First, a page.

Checklist For Meeting With Your CPA

Inevitably, it's that time of the year again when you need to prepare to meet with your CPA to discuss taxes. You need to take stock of your investments, any financial transactions undertaken, and, most importantly, the paperwork to support these.

Typically, the biggest challenge revolves around locating and compiling the relevant paperwork when it is needed. To make the most out of your meeting, it makes sense to locate these documents and papers before you head out to the CPA.

Following is a short list of some common documents you should have before rushing off to your CPA.

Income Records
-Invoices
-Bank Statements
-Brokerage Statements
-Investment Account Statements
-Schedule K-1

Invoices, Bank Statements and Investment Accounts
As a small business, you need to carefully track your receipts and invoices. Any record of income, such as bank statements and investments need to be provided. The form 1099-INT which reflects your savings and interest is also required by your CPA.

For this reason, it is important to perform timely reconciliations of your bank statements and to keep your income receipts, investment account documents, and brokerage account papers easily accessible.

Schedule K-1
If your business is classified as a partnership or corporation, you are also required to report any income or loss in the form of a Schedule K-1. This form carries details of individual shares of income within a partnership or corporation.

- Expenses
- Miscellaneous office related expenses
- Mileage
- Payroll documents
- Mortgage interest statements
- Rent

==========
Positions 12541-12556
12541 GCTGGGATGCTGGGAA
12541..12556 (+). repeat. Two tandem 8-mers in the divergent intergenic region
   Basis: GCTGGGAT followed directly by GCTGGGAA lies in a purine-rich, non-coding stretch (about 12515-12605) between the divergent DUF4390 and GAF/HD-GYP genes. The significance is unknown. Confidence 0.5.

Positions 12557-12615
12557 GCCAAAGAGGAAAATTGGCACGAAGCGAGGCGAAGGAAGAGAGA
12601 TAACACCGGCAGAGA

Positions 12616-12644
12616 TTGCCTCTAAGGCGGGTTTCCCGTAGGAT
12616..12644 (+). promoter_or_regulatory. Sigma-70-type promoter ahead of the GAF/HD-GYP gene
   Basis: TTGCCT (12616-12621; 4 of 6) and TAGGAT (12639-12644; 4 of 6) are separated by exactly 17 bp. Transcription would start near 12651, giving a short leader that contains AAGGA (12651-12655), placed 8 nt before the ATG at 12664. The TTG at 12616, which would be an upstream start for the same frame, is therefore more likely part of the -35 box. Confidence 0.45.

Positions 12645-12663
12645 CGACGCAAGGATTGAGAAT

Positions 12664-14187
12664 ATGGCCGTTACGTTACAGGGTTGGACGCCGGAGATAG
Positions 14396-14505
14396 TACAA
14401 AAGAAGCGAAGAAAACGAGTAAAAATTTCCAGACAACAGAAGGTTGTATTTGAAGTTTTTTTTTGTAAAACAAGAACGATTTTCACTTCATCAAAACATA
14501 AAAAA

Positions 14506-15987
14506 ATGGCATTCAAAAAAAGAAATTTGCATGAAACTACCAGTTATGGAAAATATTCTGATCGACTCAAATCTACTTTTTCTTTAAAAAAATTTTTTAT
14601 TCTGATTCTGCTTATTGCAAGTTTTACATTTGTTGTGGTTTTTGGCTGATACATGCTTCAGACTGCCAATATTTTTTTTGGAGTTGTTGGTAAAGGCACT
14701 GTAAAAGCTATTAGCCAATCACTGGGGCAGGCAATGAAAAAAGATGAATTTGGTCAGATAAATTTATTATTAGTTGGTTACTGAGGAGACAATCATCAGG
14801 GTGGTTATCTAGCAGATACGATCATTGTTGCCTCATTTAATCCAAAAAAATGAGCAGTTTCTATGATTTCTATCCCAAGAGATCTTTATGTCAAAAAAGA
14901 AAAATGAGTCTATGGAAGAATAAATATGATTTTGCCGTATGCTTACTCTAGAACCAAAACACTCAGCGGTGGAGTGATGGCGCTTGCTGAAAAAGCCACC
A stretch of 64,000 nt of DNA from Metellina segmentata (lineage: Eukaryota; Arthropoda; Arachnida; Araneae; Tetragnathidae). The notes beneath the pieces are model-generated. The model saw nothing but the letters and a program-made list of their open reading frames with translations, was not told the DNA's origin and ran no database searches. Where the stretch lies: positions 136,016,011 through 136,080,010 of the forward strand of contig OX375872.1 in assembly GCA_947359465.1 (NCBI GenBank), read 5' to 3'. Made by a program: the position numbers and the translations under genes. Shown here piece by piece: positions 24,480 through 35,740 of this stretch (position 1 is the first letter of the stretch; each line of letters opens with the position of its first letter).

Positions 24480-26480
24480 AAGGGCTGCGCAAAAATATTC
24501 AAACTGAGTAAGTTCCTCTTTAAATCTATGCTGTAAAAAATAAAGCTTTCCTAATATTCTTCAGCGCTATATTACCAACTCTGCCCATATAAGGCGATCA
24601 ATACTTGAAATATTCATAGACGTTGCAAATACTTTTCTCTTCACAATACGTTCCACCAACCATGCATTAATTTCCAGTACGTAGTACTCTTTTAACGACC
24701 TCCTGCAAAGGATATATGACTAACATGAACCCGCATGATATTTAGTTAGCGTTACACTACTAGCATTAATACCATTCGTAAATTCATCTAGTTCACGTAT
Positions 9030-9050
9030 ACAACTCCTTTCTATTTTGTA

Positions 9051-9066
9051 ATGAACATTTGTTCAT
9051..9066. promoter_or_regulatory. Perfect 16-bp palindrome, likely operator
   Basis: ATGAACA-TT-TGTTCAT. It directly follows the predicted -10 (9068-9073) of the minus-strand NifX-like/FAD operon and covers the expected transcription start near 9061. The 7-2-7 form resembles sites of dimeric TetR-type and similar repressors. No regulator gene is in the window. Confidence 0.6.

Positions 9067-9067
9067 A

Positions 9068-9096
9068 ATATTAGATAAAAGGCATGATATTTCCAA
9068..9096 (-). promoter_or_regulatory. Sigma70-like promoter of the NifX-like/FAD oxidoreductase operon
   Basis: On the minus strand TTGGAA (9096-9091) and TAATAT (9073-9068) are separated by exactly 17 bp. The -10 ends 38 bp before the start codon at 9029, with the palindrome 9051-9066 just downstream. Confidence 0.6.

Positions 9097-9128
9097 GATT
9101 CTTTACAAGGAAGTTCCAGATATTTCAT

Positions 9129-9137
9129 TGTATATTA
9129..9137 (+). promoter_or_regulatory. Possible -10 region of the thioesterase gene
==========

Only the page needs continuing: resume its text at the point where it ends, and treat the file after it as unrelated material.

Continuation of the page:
- Interest expenses
- Insurance

Office Expenses:
Your expenses could range from direct office expenses, such as supplies, to more significant expenses, such as travel.

Mileage Expense
If you use your car for business purposes, you can claim it as a deduction or at least miles driven for business purposes as a deduction. Make sure you also track receipts for any tolls incurred while driving for business purposes.

Payroll Expense:
If your company hires employees, then you need to provide documentation of their salary or wages. There is also the Form W-2, W-3, and other state payroll returns such as Form 940 that you will need to keep updated.

In fact, the Social Security website has the capability of online W-2s, where you can create and print up to 20 W-2 forms for your employees. Check this URL: http://www.ssa.gov/bso/bsowelcome.htm to access the service.

Do you have people assigned to specific tasks in your company or hired for a specific expertise or duration? If so, then you need to report their earnings from you via a separate form such as a 1099-MISC which contains details of payments made to agents contracted by you.

You can also claim tax deductions if you are providing retirement plans to your employees. Keep this documentation on hand.

Mortgage Interest:
Many small businesses or enterprises operate out of the owner's home. If you are using your home for business purposes, you can include documents to support your mortgage interest, insurance, and other maintenance-related expense documents for the purpose of deductions. If you are self-employed, you may need to use Form 8829 for claiming this deduction.

Office Rent:
If your office premises are rented, you could claim deductions on the rental taxes related to real estate and other utilities.

Interest Expense:
Some small business owners have taken loans for business activities. Any money borrowed for business purposes can be deductible, if you have valid documentation supporting its usage.

Insurance:
Insurance policies taken for the purpose of business coverage can be reported as a tax advantage, so be certain to keep track of these insurance papers.

Use this checklist to prepare for your next tax meeting with your CPA.

at 12:23 AM
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